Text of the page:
Both churches were open for visits, and at Jawor I received a recorded commentary in English. But at Swidnica there were only brochures in Dutch. But the profusion in both churches of religious artwork and gilded decoration was stunning.
I recently visited the town of Swidnica where one of the two surviving Churches of Peace still stands. The town is about an hour away from Wroclaw and easily accessible by a minibus from Wroclaw railway station.
Swidnica is a very nice Renaissance town with a small and well preserved historic core. It also seems to be a lively town despite its small scale. The Church of Peace is situated 10 minutes walk from the main square, where it once stood outside the city walls.
The church is huge, wooden and densely ornamented - a special and quite impressive combination. It also features a complex row of galleries, each of which is covered by frescoes.
Unfortunately, I couldn't have a complete impression of the church during my visit as I couldn't go up to the galleries. I hope this is possible in general and that this was only due to current renovations, because it seems the view from the galleries is much wider and gives a better grasp of the building.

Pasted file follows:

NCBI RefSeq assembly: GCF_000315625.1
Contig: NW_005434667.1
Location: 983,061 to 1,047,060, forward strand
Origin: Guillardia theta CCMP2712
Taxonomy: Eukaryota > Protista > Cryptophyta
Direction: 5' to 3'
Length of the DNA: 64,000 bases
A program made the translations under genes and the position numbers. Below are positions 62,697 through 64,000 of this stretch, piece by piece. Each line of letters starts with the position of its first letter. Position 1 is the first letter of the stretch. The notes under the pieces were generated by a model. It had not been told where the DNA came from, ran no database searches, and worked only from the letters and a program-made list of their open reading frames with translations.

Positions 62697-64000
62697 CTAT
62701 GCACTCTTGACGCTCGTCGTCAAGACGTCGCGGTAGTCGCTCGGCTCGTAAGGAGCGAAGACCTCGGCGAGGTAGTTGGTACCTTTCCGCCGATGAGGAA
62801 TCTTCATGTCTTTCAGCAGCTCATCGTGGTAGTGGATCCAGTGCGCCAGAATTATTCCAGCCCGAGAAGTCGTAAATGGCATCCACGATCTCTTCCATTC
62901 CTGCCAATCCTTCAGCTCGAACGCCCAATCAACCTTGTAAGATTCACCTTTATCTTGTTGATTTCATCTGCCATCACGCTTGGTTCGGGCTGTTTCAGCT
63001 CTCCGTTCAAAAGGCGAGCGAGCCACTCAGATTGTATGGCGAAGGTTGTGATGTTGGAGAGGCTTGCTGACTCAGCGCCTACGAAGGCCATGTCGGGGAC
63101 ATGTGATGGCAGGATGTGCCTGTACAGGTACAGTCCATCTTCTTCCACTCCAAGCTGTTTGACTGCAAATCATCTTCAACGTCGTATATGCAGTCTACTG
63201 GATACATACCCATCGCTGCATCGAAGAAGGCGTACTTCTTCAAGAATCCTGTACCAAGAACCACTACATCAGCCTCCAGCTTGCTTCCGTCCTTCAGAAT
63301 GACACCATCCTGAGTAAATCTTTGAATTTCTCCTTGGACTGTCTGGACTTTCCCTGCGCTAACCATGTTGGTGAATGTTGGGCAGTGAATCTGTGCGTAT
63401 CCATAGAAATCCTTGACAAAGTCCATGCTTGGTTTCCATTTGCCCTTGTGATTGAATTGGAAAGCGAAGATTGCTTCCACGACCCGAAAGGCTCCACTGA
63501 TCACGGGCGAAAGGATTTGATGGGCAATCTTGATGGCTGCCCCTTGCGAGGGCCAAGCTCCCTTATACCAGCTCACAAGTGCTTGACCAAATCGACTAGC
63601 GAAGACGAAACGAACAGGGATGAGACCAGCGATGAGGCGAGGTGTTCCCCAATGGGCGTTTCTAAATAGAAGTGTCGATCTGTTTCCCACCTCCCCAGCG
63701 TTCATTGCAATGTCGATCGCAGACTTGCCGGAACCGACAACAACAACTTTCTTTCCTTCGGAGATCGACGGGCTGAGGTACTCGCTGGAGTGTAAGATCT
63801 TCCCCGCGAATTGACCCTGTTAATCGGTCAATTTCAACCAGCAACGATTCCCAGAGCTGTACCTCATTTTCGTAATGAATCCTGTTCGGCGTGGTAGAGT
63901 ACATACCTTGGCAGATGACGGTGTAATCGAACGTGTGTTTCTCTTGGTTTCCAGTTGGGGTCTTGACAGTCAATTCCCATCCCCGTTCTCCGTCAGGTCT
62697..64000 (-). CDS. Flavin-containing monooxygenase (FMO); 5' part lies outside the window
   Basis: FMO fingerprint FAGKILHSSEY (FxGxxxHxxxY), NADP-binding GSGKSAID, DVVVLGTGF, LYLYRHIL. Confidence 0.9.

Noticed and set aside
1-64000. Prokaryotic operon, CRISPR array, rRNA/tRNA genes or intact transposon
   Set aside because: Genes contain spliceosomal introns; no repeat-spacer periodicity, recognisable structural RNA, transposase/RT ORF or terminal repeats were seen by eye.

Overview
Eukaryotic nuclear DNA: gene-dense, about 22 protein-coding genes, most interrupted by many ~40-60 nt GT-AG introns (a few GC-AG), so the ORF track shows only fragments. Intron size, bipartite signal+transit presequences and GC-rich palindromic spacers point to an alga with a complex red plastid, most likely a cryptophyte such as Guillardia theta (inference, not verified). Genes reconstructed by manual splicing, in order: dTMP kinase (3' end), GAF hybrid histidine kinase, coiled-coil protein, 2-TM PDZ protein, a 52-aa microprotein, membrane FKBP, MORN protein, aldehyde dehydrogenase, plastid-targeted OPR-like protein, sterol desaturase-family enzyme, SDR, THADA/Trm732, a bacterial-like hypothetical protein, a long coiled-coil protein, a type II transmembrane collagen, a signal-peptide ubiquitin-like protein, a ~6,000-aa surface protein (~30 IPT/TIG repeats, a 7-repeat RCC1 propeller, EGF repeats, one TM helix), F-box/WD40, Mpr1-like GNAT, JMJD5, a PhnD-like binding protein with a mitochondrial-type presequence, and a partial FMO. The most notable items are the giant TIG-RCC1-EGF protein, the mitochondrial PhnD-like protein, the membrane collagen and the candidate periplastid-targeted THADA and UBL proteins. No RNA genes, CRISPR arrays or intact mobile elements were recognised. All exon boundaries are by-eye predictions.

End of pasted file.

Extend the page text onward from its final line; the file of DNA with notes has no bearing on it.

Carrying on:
Moreover, even on the ground floor I was limited to only one half of the church, so I couldn't really see enough different angles of what seems to be an elaborate building. Nonetheless, this is an exceptional church and does merit a visit. I do wonder though whether Swidnica is indeed the better choice of the two inscribed (the other one is in Jawor) if you can't make it to both.
Roman (Czechia) did a very nice description of these churches. We used our own car to reach these sites and we found it very easy, even despite it is very dangerous to drive in Poland. The paintings on the walls are very nice. For those visiting Krakow it is not "far" since there is a motorway (there are a few in Poland but this picture will change in a few years due to the entrance of Poland in the European Union) connecting Krakow and Wroclaw (another UNESCO site).